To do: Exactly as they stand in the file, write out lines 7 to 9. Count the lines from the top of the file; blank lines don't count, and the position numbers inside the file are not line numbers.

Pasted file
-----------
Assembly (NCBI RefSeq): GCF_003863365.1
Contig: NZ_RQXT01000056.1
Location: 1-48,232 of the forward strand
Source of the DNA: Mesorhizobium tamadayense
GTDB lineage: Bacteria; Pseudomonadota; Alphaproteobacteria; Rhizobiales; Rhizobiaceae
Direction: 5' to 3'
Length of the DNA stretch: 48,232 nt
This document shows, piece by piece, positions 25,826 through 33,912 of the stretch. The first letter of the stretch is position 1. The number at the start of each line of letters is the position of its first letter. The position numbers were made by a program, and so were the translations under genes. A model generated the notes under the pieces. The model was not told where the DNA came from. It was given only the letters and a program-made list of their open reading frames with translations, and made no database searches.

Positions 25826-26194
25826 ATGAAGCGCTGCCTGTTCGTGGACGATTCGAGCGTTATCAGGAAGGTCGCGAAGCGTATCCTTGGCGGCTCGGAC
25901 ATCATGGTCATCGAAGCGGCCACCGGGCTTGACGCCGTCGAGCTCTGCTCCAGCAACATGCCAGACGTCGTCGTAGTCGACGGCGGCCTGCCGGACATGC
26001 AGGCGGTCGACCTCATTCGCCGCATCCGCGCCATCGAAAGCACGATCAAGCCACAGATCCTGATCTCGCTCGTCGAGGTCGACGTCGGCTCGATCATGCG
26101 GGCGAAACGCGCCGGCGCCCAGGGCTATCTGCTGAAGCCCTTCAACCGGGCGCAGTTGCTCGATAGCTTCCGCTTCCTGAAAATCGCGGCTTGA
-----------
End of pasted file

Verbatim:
Length of the DNA stretch: 48,232 nt
This document shows, piece by piece, positions 25,826 through 33,912 of the stretch. The first letter of the stretch is position 1. The number at the start of each line of letters is the position of its first letter. The position numbers were made by a program, and so were the translations under genes. A model generated the notes under the pieces. The model was not told where the DNA came from. It was given only the letters and a program-made list of their open reading frames with translations, and made no database searches.

Positions 25826-26194